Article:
In its second-largest acquisition, Amazon buys the company for $970 million.
Retailers that qualify for Keynote Systems’ early adopters program can download for free the most recent version of Keynote Internet Testing Environment, which allows tests of Web 2.0 sites and applications from developers’ desktops.
Online retailers that qualify under Keynote Systems’ early adopters program will be able to download for free the most recent version of Keynote Internet Testing Environment, or KITE, which allows web developers, and quality assurance and web operations teams to test Web 2.0 sites and applications both from their desktops and from five cities around the world.
“We brought that technology we have at all our global locations down into the customers’ desktops,” says Abelardo Gonzalez, Keynote’s senior product manager for web performance. “We’re giving all of that technology and horsepower that we have in our on-demand business and giving it to them for free or included in their subscription to put on their desktops.”
KITE 2.0 enables retailers to not only monitor and look at performance from the production side but start pushing those tools and the need for performance testing further down in the developmental life cycles, Gonzalez says.
“Performance doesn’t come as an afterthought after the applications release,” he says. “They can actually start testing and seeing how their construction of the actual application or the page really affects the performance or experience of the user.”
The new features in KITE 2.0 include better reporting tools, providing deep, granular metrics on how the user’s browser was downloading all the content, Gonzalez says.
“We can look at how many threads are being opened, how many pieces of content you’re downloading in parallel,” he says. “If the user has a broadband connection, you want to use as much of that as possible to pop the page up immediately, instead of downloading one image after the other, and making that experience slower."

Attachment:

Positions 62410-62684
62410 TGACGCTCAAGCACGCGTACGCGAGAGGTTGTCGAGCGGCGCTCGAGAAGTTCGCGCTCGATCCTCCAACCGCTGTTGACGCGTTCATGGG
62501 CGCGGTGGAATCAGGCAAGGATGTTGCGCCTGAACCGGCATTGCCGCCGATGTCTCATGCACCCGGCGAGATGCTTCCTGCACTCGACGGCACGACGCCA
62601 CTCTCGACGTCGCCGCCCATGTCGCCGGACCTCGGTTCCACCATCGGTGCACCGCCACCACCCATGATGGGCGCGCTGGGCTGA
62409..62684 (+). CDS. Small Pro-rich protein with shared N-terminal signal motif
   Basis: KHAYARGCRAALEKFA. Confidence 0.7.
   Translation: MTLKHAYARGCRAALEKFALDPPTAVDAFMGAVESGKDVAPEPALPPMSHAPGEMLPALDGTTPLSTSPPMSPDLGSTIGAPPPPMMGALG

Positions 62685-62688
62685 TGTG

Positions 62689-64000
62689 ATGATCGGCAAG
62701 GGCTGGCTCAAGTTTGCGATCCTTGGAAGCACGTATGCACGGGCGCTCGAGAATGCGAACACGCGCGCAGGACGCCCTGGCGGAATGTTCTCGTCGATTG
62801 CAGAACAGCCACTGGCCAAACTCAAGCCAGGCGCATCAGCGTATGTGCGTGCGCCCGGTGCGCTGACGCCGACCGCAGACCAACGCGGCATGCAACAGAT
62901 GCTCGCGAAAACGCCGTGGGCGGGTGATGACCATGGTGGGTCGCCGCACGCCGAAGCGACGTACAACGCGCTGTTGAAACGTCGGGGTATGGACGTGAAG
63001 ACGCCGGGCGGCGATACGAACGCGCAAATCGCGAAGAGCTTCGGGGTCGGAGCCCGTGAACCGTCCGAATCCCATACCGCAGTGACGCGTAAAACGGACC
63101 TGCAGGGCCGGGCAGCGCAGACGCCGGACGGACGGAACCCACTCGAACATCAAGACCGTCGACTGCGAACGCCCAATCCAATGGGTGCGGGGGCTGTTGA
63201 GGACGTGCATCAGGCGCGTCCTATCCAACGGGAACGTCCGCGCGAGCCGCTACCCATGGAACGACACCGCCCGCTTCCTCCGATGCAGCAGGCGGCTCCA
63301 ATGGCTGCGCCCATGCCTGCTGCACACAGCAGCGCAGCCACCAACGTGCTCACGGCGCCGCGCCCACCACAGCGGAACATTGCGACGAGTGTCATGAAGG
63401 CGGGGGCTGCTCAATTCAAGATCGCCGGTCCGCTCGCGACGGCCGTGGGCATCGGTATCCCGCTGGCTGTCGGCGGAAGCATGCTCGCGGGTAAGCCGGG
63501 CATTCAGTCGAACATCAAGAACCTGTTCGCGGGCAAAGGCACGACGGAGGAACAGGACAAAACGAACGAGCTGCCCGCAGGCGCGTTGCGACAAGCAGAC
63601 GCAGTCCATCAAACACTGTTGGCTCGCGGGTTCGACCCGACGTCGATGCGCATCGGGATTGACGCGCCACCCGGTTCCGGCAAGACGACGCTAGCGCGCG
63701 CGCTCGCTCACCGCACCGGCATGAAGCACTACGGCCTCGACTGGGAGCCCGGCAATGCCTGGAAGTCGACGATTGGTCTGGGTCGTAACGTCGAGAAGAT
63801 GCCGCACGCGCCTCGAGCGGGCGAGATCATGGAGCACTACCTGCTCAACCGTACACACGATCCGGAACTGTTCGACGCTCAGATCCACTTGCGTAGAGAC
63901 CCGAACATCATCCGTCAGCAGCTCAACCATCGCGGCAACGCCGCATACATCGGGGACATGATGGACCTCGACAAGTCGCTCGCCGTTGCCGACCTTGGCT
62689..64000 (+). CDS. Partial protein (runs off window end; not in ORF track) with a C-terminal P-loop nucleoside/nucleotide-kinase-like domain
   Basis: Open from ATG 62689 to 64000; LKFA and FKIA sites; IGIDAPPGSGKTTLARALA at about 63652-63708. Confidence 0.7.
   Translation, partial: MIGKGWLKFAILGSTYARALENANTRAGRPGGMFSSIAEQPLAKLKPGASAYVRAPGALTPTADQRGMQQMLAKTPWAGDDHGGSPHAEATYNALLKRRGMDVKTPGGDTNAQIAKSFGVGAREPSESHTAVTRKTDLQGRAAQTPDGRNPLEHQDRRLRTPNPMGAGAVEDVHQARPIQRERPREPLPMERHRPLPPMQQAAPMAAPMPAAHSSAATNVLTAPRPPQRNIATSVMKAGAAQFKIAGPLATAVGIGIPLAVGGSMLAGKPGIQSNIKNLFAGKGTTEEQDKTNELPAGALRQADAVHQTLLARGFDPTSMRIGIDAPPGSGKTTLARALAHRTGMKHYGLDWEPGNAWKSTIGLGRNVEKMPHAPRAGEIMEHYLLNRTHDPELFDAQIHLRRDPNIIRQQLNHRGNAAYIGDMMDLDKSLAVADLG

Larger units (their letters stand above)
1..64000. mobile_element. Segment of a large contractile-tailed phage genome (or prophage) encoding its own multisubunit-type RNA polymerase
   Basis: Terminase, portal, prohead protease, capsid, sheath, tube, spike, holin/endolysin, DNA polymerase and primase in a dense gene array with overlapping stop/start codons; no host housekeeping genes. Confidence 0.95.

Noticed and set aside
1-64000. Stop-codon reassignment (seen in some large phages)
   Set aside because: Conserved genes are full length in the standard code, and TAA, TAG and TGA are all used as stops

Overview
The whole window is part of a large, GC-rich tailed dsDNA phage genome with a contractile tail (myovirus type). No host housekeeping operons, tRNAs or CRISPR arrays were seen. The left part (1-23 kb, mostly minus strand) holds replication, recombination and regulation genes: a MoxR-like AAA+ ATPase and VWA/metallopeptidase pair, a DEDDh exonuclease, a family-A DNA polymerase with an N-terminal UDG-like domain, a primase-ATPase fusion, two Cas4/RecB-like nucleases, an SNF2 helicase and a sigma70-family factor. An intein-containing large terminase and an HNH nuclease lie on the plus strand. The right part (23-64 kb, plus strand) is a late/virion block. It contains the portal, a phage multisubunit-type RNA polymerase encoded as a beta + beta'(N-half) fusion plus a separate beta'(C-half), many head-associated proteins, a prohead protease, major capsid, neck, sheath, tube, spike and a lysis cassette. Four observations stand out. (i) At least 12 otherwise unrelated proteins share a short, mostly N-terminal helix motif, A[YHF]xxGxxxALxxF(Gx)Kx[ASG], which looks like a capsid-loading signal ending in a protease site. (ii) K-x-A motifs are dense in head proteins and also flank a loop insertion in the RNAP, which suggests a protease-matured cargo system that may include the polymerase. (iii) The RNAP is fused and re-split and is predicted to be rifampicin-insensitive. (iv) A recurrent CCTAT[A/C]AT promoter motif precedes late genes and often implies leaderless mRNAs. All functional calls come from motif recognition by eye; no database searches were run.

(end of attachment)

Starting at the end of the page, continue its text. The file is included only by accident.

The KITE console allows developers to install software on their development machines and start testing. “They build a brand new page, or a new interface, for example, and they can test how it downloads to that end user’s desktop,” Gonzalez says.
KITE uses a common platform and technology for developers, quality assurance teams and operations teams. “It creates one language that connects the developer, quality assurance and operations teams so that they can start communicating using the same terms and same frame of reference,” he says. “The operations team is able to look at a performance problem and relate it back to the developers and quality assurance team and use the same script, same tools, same frame of reference and make troubleshooting and problem solving a lot easier.”
In addition to the easier-to-use user interface, KITE 2.0 can run multiple iterations of a script, so customers can run back-to-back tests to get a small baseline how the application is performing in the pre-production environment. The scripts can be instantly tested using test robots in five of Keynote’s global locations in San Francisco, New York, London, Frankfort and Hong Kong as well as a DSL location in San Francisco.
“They can immediately create these tests on their desktops and push out into these five locations and get performance metrics from the outside as well as from inside their testing environment or own location,” Gonzalez says.
The free download is available to early adopters at www.keynote.com/kite. It can be deployed to multiple users within a company at no extra cost.